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A Debate on the Public Role of Religion and its Social and Gender Implications
In feminist, as in mainstream, thinking, there has been a reassessment of the relationship between religion and politics. For much of the twentieth century, it was assumed that religion was at odds with gender equality, and campaigners for women’s rights looked to the spread of secular principles and attitudes as an important engine of change. But the notion that secularism, understood as the complete separation of politics from religion, is the precondition for progressive politics has been challenged by critics of the secularization thesis, including José Casanova. Specifically within feminism, it has been challenged by the importance attached to women’s agency, and the need to respect the choices of religious as well as non-religious women.
Yet religions can and do threaten gender equality, and particularly so when their authority over their members is enhanced by a formal or informal role in the political system. The essay argues that Casanova does not engage sufficiently with the severity of this issue, and that his resolution is too complacent both in its celebration of the democratic engagements of civil society, and its reliance on movements for internal reform. Civil society is not a neutral zone, and the associations that constitute civil society can reproduce social hierarchies and exclusions as often as they contest them. Internal reform, moreover, will be hardest to mobilize precisely where it is most needed.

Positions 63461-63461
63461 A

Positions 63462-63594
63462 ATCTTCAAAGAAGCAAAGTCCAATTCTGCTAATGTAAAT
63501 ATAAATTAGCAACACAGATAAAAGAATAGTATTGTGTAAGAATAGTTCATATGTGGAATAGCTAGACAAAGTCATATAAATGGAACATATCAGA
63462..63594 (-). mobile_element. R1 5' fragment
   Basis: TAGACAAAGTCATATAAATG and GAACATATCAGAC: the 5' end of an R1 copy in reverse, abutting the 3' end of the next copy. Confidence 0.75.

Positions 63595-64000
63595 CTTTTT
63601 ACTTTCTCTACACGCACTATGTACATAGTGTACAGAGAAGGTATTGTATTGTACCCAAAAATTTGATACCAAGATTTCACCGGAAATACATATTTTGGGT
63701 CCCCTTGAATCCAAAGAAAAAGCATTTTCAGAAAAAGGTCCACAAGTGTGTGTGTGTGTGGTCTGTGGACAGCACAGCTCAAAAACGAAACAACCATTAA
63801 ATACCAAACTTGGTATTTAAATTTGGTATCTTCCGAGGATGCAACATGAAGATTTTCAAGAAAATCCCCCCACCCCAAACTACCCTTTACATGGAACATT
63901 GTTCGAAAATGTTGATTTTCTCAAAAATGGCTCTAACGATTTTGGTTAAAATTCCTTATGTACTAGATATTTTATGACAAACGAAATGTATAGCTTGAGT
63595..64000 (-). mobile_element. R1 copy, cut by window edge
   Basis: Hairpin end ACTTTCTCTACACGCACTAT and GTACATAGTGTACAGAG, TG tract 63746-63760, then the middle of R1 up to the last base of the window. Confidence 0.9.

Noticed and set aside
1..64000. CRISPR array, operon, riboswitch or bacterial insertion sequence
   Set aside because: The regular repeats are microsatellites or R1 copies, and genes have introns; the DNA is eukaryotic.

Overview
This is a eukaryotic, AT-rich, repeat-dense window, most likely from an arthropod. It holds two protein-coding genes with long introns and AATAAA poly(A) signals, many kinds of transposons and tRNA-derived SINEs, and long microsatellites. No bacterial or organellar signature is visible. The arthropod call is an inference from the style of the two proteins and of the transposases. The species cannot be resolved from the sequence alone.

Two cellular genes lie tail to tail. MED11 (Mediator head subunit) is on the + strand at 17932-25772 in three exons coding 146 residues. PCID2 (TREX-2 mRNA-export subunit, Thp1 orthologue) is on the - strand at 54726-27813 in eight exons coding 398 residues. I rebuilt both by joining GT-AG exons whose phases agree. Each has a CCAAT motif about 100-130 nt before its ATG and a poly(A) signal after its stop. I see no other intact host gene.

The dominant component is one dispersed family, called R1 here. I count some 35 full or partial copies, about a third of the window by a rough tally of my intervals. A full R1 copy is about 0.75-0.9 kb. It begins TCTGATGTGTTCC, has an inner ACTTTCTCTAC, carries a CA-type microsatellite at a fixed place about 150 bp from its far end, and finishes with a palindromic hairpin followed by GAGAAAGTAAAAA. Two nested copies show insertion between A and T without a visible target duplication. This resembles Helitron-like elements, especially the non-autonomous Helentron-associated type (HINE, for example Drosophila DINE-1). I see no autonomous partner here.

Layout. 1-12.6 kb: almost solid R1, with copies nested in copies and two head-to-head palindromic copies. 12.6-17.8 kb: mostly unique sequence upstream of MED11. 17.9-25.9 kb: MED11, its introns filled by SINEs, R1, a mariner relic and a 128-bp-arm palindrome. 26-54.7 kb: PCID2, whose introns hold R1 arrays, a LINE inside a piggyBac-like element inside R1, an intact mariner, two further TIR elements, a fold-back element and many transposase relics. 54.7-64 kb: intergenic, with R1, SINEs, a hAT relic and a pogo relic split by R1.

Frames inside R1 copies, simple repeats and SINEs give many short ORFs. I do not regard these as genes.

This paper addresses the relationship between religion, politics and gender equality through four aspects: (i) what authority, if any, states can cede to religious communities or groups without beginning to threaten gender equality; (ii) the informal impact of religions on attitudes and lives, beyond any institutionalized power; (iii) the possibilities and limits of internal reform; and (iv) the possibilities and difficulties of alliances between religious and secular groups. The central theme running through the essay is that religions most threaten gender equality when they are conceived of—and conceive themselves as—corporate bodies, capable of speaking with a unified voice. The key protection for women is a strong politics of individual rights. In arguing this, however, this paper stresses the difficulties surrounding the politics of rights. It is crucial both to recognize the centrality of individual rights and acknowledge the problems in their interpretation and implementation. This is not something that can be resolved at a purely theoretical level. It alerts us, rather, to the political issues.
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Pub. Date: 15 Sep 2009
Pub. Place: Geneva